To say that there are a few hoops to jump through along the road to adopting would be the grossest of understatements. Sometimes the whole thing seemed like one great big, ever-changing hoop. I can understand it. For any organisation the personal and corporate responsibility for the outcome of decisions and actions is a heavy weight to bear. That’s heavy enough when the decisions are over some corporate investment portfolio or a business proposition. But social workers are literally playing with people’s lives. They have to get their decisions as right as possible because when they go wrong they can go disastrously wrong. The errors which social services make can literally be matters of life and death. Just look at the case of "Baby P".
And so we come back to the game and how it is played. The system plays the game itself and part of the game is to protect the backs of the system and those who operate it. To minimise risks of things going wrong or, if they do go wrong, minimise the risk of blame rebounding back on the system and its operators is a key objective. There are two ways to do this. There’s the practical route – upskill your staff, hone your procedures, pursue excellence and efficiency. Then there’s the legal route. Cover your back, deflect the blame and allow yourself the ability to say, “Well, we did tell them so!”
The adoption process has its own share of these disclaimers built in. As yet another seemingly surreal request came for us to fill in a form or answer some questions arose it became our own little game. What previous corporate catastrophe had led to them having to cover their backs in this way? We’d already endured the Health and Safety questionnaire and had theorised on what catastrophes had put some obscure dangers in scope while leaving other obvious hazards out!
The social worker suggested that our friend should undertake a short course of therapy to work through any residual problems. Our friend was furious. Indignant, in fact. “HOW DARE THEY? There’s no way I’m going to a shrink just to keep them happy!” This anger was vented to us with the expectation of a slap on the back and a “Quite right too! Stick to your guns!” Our response was somewhat different. “Well why not? What will you achieve by sticking your heels in?” The response was largely indignant bluster. We continued. “Surely all you will do is stick a big red, flashing warning light on your paperwork which screams ‘UNRESOLVED ISSUE! UNRESOLVED ISSUE!’ at the Adoption Panel? Where will that leave you?”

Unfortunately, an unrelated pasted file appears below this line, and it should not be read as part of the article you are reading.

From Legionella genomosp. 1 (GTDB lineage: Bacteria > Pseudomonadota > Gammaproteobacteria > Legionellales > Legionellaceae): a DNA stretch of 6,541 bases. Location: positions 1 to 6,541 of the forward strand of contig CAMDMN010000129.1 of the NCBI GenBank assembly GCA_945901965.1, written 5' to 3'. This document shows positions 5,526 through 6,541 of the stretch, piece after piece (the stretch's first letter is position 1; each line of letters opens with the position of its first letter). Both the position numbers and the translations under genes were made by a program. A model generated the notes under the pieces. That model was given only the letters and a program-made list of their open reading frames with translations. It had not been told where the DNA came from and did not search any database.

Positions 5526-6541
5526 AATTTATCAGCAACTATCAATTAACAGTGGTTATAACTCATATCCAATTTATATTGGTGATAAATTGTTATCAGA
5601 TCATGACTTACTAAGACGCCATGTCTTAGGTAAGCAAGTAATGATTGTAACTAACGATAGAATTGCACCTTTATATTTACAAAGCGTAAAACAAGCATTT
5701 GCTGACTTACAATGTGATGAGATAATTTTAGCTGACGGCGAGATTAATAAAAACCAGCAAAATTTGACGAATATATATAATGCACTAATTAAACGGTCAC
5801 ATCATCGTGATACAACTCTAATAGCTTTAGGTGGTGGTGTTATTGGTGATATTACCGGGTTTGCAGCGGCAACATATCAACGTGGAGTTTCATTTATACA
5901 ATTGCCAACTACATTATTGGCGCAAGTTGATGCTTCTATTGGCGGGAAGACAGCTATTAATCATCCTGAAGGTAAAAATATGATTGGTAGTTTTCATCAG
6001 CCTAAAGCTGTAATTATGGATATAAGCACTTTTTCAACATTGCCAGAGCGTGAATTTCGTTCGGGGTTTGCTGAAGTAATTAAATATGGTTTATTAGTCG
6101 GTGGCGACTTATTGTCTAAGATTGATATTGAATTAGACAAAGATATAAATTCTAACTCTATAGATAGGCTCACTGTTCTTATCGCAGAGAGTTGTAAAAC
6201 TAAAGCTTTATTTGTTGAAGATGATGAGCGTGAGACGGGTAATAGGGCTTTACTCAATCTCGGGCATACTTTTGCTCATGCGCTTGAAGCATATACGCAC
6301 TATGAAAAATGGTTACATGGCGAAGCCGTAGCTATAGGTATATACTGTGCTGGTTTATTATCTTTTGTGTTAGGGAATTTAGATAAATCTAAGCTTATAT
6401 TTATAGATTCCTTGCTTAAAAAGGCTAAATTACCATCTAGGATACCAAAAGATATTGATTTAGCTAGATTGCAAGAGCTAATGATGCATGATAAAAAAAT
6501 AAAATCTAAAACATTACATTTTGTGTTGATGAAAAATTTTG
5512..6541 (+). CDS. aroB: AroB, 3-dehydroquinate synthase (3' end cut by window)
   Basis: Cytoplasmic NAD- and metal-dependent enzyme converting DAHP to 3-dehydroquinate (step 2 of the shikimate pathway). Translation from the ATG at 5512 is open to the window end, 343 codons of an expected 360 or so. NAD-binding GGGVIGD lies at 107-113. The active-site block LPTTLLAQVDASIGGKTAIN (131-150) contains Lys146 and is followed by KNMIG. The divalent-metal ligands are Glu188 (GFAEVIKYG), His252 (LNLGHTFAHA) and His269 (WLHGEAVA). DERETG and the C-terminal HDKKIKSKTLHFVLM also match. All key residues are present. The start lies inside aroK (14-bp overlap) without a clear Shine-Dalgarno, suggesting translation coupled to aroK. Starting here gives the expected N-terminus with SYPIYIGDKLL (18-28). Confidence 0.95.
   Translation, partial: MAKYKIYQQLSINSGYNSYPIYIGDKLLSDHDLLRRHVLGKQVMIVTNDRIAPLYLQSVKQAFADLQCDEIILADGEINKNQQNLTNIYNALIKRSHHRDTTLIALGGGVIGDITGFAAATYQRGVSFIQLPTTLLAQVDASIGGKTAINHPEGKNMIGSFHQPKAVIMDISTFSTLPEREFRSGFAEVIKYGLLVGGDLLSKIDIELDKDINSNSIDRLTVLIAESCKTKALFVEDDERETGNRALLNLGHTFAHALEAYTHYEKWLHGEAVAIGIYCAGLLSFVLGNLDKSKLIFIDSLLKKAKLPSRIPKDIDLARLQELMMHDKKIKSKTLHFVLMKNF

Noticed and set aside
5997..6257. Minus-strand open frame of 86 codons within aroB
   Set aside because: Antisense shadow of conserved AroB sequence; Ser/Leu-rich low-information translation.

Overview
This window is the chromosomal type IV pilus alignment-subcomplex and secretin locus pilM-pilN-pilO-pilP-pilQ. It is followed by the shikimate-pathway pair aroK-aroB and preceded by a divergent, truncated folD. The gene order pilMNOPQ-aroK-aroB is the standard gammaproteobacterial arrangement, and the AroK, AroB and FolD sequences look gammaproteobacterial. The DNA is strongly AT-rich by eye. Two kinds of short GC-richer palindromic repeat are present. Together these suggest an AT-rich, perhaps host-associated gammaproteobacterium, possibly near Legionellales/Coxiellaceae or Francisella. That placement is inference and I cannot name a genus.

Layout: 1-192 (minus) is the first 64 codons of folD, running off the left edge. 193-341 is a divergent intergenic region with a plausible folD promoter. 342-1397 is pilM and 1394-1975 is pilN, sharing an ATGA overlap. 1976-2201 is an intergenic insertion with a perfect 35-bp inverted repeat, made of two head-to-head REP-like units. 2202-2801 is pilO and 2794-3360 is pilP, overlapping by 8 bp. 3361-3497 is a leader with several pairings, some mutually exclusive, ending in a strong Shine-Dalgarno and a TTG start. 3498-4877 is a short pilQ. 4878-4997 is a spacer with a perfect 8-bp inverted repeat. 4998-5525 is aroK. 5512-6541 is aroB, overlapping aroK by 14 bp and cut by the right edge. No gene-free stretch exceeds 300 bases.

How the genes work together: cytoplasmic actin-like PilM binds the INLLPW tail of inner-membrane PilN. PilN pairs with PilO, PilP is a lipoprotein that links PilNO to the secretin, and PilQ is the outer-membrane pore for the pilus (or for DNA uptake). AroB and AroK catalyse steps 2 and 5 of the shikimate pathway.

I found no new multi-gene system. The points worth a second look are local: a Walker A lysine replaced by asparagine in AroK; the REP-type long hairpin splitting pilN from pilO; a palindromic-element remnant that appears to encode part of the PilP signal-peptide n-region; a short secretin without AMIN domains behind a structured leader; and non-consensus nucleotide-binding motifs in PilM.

“So do you think I’m a basket case too, then?” “No, that’s not what we said. [*Thinks...* Actually, I really doubt it’s what the social worker had said either... but emotions do run high in this adoption business!] You’re the single most sane person we know. But right now you need a slip of paper that says so.” It’s not even as if the solution was difficult to achieve. We both had a mutual friend who was a qualified counsellor (and would have equally scoffed at the need for our friend to submit to a shrink).
So there’s so often the dilemma. When to fight the system and when to service (even subvert) it? Each occasion will require a separate response to that question. And the answer may differ from person to person. To us it always seemed that the big question you had to ask yourself first was “So which route will most effectively take you where you want to be?”